Cindy R. Nahhas
ORLANDO — Use of an articulating spacer in patients with chronic periprosthetic joint infection undergoing primary total knee arthroplasty yielded improved outcomes compared to use of a static spacer, according to results presented at the Current Concepts in Joint Replacement Winter Meeting.
Cindy R. Nahhas, BS, and colleagues randomly assigned 68 patients with chronic periprosthetic joint infection undergoing primary TKA with planned two-stage exchange to receive either a static spacer (n=32) or an articulating spacer (n=36).
“Our primary outcome variable was range of motion as measured with a goniometer, and secondary outcome measures included operating time, hospital length of stay, infection recurrence, reoperation rate and Knee Society Score,” Nahhas said in her presentation, which received the Orthopaedic Research and Education Foundation/Current Concepts in Joint Replacement Clinical Award.
At a mean follow-up of 3.5 years, Nahhas noted there were a total of 24 static spacers and 25 articulating spacers available for analysis.
“In terms of perioperative outcomes, there was no difference in operative time of stage one or stage two between the two cohorts,” Nahhas said. “Similarly, there was no difference in blood transfusion rates between the groups.”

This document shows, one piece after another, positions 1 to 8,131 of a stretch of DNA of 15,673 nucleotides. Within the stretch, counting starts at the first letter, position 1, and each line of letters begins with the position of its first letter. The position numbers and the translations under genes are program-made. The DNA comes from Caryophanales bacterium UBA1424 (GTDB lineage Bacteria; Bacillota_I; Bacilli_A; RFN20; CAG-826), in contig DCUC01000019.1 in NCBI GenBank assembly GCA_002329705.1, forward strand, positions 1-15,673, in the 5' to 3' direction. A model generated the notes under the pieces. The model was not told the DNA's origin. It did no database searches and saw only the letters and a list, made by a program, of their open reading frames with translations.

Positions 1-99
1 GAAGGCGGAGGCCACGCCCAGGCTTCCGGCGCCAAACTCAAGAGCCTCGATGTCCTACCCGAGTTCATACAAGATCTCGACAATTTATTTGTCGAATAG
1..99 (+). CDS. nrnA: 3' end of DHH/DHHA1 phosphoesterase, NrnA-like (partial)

Patients in the static spacer group had longer hospital length of stay after stage one and patients in the articulating spacer cohort had a higher Knee Society Score, according to Nahhas.
“In the articulating cohort, the mean motion arc was 113° compared to 100.2° in the static cohort,” Nahhas said.
She added 8% of the static spacer group had recurrent infection compared with 4% of the articulating spacer group. Although reoperation for any reason after the completed two-stage procedure occurred in 8% of the articulating spacer cohort vs. 25% of the static spacer cohort, Nahhas noted this finding did not reach statistical significance.
“Of note, at baseline there was no difference between the cohorts while we were looking at age, Charlson Comorbidity Index, laterality of the procedure, distribution of infecting organism, in which methicillin-sensitive Staphylococcus aureus was most common in both cohorts, no difference in the Knee Society Score or the Knee Society Function Score,” Nahhas said. – by Casey Tingle
Nahhas CR, et al. Paper 27. Presented at: Current Concepts in Joint Replacement Winter Meeting; Dec. 11-14, 2019; Orlando.
Disclosure: Nahhas reports no relevant financial disclosures.